All these potential risks are exacerbated in uncertain times. Paragraph A64 lists specific matters we should consider:
- Industry developments, such as the lack of personnel or expertise to deal with the changes in the industry;
- New products and services that may lead to increased product liability;
- Expansion of the entity’s business, and demand has not been accurately estimated;
- New accounting requirements where there has been incomplete or improper implementation;
- Regulatory requirements resulting in increased legal exposure;
- Current and prospective financing requirements, such as loss of financing due to the entity’s inability to meet requirements;
- Use of IT, such as the implementation of a new IT system that will affect both operations and financial reporting; or
- The effects of implementing a strategy, particularly any effects that will lead to new accounting requirements.
Paragraph A65 points out that ‘Ordinarily, management identifies business risks and develops approaches to address them.’ so our risk assessment process should include assessing this as part of reviewing the internal controls, as under the old standard.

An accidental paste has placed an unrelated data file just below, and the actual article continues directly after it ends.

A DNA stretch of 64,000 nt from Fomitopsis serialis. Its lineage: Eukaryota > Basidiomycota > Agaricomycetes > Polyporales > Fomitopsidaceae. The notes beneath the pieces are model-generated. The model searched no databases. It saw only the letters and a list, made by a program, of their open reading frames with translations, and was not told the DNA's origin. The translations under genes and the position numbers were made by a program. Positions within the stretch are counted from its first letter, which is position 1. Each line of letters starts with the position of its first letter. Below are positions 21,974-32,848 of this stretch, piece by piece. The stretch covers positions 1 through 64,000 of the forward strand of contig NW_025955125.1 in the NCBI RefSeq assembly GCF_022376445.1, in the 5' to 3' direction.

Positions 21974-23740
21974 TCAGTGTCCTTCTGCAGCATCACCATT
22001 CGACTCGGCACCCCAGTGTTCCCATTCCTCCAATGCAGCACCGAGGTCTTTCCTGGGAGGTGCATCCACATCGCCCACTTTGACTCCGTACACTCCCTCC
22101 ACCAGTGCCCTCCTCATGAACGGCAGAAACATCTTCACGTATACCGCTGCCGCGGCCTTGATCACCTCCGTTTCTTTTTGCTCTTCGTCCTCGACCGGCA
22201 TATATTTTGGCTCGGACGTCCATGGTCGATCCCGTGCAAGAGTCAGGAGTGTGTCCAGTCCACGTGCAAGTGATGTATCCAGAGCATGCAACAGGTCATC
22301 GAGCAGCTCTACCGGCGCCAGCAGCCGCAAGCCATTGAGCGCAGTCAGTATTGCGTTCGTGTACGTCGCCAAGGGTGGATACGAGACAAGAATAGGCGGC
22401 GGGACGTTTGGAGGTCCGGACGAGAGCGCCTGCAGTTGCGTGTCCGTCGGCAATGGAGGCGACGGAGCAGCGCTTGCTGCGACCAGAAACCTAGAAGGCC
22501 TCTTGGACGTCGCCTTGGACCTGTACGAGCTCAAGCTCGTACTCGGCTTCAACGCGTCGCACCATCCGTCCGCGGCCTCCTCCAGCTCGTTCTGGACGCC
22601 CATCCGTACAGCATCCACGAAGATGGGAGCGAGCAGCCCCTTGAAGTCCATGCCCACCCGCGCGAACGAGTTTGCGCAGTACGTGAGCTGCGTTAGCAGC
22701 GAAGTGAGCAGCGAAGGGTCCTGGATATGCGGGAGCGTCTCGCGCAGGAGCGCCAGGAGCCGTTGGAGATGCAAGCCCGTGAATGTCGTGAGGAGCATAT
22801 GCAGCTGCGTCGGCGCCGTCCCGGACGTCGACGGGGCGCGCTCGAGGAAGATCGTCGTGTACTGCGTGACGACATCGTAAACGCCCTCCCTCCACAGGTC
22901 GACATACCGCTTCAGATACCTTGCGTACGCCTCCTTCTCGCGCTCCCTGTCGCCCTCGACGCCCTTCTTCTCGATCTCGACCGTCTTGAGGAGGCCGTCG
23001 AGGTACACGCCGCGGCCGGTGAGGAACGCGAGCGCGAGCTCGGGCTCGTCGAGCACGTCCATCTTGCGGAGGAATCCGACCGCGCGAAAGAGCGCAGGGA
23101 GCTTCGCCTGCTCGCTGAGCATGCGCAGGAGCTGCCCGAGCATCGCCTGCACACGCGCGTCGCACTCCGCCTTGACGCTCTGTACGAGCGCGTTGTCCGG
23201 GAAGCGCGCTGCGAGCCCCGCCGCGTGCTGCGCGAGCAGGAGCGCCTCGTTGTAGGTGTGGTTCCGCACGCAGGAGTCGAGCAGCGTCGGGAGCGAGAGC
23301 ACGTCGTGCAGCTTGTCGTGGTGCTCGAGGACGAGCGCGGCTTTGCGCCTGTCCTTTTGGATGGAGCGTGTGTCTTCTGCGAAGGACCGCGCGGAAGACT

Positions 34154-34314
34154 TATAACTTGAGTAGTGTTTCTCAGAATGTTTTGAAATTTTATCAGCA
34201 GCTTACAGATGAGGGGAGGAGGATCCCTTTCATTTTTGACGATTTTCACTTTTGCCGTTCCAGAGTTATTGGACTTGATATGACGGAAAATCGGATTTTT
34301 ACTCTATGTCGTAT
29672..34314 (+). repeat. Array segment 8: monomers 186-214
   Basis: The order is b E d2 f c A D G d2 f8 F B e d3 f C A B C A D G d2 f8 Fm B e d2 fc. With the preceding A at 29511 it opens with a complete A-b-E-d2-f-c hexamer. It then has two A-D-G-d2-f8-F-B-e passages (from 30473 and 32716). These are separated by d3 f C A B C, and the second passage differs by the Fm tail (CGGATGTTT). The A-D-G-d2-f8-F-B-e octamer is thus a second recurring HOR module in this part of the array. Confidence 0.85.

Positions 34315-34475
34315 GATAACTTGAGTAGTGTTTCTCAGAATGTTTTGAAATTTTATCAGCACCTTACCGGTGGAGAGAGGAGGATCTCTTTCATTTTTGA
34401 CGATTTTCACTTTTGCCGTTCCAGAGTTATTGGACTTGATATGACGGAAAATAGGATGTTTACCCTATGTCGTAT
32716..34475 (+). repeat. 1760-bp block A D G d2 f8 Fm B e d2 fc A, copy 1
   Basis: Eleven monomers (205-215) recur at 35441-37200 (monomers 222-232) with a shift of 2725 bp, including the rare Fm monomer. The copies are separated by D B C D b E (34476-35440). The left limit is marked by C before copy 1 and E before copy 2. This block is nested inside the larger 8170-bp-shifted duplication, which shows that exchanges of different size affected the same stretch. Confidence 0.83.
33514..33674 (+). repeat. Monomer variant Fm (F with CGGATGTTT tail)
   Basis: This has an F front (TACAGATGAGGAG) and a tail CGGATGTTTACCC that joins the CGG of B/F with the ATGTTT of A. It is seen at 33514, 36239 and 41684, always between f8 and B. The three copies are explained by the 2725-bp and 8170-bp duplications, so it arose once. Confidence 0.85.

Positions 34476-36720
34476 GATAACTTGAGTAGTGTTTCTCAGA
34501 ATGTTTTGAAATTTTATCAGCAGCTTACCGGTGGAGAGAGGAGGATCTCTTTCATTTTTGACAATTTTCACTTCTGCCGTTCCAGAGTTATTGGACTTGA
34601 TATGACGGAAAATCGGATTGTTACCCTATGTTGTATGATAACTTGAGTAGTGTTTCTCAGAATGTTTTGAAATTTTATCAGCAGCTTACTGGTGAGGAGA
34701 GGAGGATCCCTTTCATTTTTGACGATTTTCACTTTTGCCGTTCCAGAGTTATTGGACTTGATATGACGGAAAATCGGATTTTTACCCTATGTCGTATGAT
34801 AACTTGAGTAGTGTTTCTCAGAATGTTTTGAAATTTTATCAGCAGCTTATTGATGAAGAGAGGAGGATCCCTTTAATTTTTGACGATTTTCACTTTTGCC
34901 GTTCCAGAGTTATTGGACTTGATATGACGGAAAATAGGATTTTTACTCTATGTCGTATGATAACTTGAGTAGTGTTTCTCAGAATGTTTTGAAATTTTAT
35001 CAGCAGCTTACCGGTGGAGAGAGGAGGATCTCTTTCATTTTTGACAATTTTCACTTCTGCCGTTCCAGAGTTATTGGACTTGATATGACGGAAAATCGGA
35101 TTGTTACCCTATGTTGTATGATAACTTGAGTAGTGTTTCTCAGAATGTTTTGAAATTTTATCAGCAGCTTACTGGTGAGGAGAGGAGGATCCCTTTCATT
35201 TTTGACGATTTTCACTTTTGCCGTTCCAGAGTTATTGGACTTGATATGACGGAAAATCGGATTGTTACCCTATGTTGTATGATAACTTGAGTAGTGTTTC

Appendix A(4) concludes:
A business risk may have an immediate consequence for the risk of material misstatement for classes of transactions, account balances, and disclosures at the assertion level or the financial statement level.
So to sum up, understand the business, think outside the square in terms of how inputs and outputs work, and what the associated risks might be. Then stay focussed on those things that actually represent a risk of material misstatement.